The Re-ARM makes upgrading your 8-bit Arduino Mega incredibly fast and easy. Featuring a 32-bit LPC1768 chip, it’s fully compatible with RAMPS 1.4 and 1.6, so you can run open-source firmware for Marlin 2.0 or Smoothieware also and have the ultimate 3D printing experience. 

  • Microcontroller: LPC1768
  • Connections: Micro-USB, MicroSD card
  • Input power: 10 to 30 V
  • Built-in drivers: No
  • Price: ~$45

MKS Robin Nano V3.1

Although we’ve discussed high- and mid-range boards, we haven’t yet covered a cheap option for those who are interested in it. If you’re looking to upgrade from your ageing 8-bit mainboard but are on a budget, The Makerbase Robin Nano V3.1 is the perfect 32-bit controller to facilitate your upgrade, and with its scaled-down specs, it delivers just what you need without the added bells and whistles.

The 32-bit STM32F407VET6 processor clocked at 168 MHz is an impressive piece of technology, especially when considering the number of features it is able to support. Featuring two hot-end heaters and two fans, alongside a Wi-Fi module as well as five steppers, it provides users with extensive usability options. Additionally, the latest revision V3.1 also comes equipped with safety measures where each thermistor is protected with Schottky diodes and the power input has a TVS diode added for further protection. 

The board provides extensive support for a range of UART and STEP/DIR drivers, including the TMC2209 and the TMC2225. This allows users to make full use of their chosen driver, while also providing them with an interface to a variety of TFT screens.

  • Microcontroller: STM32F407VET6
  • Connections: Micro-USB, MicroSD card, Ethernet (optional)
  • Input power: 12 to 24 V
  • Built-in drivers: No
  • Price: ~$38

Octopus Pro V1.0

The Octopus Pro offers unparalleled control capabilities if you’re looking to expand your printer’s options. This hardware device also provides users with access to up to eight drivers, eight fans, six end-stops, four hot end heaters and five temperature sensors. This ensures that you’ll always have enough ports at your disposal when working on complex projects. On top of all that, the powerful 32-bit 180Mhz MCU is capable of running completely functional RepRap firmware along with 1MB flash memory for plenty of storage space.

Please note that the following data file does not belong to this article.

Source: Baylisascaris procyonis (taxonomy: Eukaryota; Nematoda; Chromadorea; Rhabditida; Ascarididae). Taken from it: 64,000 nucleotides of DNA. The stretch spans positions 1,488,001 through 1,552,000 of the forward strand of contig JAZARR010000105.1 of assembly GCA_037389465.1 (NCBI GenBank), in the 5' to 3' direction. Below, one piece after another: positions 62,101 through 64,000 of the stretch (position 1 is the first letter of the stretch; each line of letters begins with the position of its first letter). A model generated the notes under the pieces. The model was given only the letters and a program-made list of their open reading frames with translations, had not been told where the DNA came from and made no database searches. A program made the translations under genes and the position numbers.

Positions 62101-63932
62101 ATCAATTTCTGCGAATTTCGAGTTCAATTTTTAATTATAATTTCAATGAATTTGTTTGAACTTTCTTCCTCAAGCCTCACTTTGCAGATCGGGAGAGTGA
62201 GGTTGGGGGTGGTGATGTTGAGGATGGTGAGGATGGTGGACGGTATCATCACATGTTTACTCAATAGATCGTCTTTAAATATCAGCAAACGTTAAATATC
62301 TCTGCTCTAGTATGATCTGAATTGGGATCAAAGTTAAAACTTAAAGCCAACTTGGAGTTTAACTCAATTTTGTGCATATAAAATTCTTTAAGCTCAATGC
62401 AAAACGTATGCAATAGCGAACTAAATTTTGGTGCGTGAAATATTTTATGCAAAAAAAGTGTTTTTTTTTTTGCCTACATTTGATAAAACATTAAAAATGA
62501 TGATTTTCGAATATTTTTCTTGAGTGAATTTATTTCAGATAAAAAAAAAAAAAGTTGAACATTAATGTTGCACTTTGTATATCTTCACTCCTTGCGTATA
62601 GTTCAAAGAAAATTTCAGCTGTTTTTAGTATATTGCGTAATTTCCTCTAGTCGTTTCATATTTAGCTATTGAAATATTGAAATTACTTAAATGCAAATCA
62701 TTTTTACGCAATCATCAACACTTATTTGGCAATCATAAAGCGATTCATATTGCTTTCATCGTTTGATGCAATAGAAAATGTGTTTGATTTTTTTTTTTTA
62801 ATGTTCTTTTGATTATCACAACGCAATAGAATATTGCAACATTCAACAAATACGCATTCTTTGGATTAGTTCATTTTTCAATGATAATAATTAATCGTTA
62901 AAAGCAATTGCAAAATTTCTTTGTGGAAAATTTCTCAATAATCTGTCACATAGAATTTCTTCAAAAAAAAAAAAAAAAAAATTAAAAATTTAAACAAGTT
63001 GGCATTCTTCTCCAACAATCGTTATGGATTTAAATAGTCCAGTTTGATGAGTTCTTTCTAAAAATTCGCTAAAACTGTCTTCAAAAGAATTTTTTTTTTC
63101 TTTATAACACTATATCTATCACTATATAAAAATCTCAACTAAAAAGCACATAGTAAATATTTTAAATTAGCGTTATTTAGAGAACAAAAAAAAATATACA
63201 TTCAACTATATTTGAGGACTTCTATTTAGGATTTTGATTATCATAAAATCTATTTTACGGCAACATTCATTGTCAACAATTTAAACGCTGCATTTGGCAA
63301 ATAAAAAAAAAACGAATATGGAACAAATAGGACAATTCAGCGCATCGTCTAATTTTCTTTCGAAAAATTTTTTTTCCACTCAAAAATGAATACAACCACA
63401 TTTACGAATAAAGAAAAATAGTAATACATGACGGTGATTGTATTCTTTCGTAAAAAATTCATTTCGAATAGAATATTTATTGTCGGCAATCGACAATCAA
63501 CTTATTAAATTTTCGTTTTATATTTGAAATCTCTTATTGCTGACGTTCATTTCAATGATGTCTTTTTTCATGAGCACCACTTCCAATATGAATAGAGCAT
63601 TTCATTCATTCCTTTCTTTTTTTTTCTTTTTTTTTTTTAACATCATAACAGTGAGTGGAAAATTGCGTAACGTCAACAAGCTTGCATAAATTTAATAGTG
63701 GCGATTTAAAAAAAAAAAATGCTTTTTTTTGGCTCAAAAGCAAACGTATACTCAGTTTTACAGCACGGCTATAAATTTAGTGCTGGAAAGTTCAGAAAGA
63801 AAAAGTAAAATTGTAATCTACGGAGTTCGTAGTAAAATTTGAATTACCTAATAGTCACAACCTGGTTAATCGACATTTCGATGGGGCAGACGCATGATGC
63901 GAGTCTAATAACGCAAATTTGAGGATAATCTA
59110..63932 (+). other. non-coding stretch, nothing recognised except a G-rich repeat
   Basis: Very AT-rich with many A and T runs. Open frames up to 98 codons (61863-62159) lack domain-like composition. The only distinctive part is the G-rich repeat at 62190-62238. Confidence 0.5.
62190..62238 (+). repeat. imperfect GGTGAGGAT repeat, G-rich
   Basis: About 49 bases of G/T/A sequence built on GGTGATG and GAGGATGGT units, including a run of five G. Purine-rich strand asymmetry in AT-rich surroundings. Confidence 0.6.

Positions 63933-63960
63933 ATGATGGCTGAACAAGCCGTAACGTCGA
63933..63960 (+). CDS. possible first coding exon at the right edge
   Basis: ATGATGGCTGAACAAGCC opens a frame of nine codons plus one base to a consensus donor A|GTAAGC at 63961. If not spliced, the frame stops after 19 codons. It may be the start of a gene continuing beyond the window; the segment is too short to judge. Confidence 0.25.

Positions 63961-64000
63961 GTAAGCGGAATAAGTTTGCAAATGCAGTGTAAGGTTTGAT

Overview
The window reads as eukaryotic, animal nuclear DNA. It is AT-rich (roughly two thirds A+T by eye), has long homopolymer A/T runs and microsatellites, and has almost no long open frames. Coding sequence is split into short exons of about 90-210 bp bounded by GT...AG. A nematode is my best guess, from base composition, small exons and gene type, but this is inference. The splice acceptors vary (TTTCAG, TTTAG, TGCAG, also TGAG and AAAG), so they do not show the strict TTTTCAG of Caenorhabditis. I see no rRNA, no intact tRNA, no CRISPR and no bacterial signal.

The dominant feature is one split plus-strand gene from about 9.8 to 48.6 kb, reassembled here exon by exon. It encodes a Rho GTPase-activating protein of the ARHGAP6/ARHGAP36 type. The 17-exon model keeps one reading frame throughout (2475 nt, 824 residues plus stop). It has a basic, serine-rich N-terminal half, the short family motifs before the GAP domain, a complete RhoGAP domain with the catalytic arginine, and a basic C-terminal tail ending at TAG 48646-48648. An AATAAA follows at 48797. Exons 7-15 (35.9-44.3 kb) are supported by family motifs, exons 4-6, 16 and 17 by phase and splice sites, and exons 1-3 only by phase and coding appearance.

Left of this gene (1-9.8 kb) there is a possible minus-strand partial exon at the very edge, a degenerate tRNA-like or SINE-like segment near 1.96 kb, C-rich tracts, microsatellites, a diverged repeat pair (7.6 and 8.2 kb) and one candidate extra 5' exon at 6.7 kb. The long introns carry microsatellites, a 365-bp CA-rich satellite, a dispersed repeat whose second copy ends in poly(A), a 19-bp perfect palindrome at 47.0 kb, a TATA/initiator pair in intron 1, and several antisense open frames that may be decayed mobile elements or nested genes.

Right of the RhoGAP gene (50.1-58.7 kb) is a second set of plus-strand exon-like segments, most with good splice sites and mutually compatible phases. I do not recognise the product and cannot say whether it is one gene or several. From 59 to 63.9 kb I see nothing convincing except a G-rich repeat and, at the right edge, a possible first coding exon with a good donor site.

This board is specifically tailored to provide users with a variety of functions, from temperature sensors and Wi-Fi compatibility, to display screens and an up-to-60V stepper voltage. It goes beyond simply providing convenient tools, however, as special safety features have been implemented to protect the mainboard from any fault. This includes a 5V short circuit alarm and individual driver isolation chips to keep everything running smoothly – not to mention separate power lines for the board, motors and bed which allow each component to be powered from its own power supply unit if required. 

Its wide range of connections makes it even more user-friendly: USB-C and USB-A are included, along with a MicroSD card slot, and a CAN bus-enabled Ethernet port. For makers looking to tinker with the firmware, BTT has the Marlin, Klipper, and RepRap source files available on their GitHub page which is an invaluable resource for anyone wanting to tweak their settings or customize their printer even more!

  • Microcontroller: STM32F446ZET6, STM32F429ZGT6
  • Connections: 2 x USB, MicroSD card, Ethernet
  • Input power: 15 to 28 V
  • Built-in drivers: No
  • Price: ~$53


The Archim2 is a fantastic piece of technology, living up to its namesake by taking multitasking to the next level. Named after the famous Greek inventor and mathematician Archimedes, this board is designed for optimum performance, boasting an Atmel SAM3X8E 32-bit processor and integrated Trinamic TMC2130 drivers.

The Archim 3D Printer is a revolutionary machine with an impressive array of features. Not only does it support up to five motors, enabling dual extrusion capabilities, but the powered stepper motors are also capable of extreme precision with 1/256th micro-stepping. While the printer comes preconfigured with Marlin 2.0 and a branch known as Marathon4due, it’s rumoured that support for other firmware such as RepRapFirmware and Repetier may be added in the future, making this an even more desirable piece of tech.

  • Microcontroller: SAM3X8E
  • Connections: USB, MicroSD card
  • Input power: 10 to 24 V
  • Built-in drivers: Yes (TMC2130)
  • Price: ~$170
Bheema Shankar
Author | Website

I am Bheema Shankar. I have worked on SLS, CJP, DLP, SLA and FDM technologies at Think3D. Currently working as Process and application engineer at VEER-O-METALS PRIVATE LIMITED. I am always fascinated by the process of creating things layer by layer. This fascination led me to pursue a career in 3D printing technology. I am passionate about how 3D works and enjoy exploring new ways to improve the 3D printing process.

We will be happy to hear your thoughts

Leave a reply

Enable registration in settings - general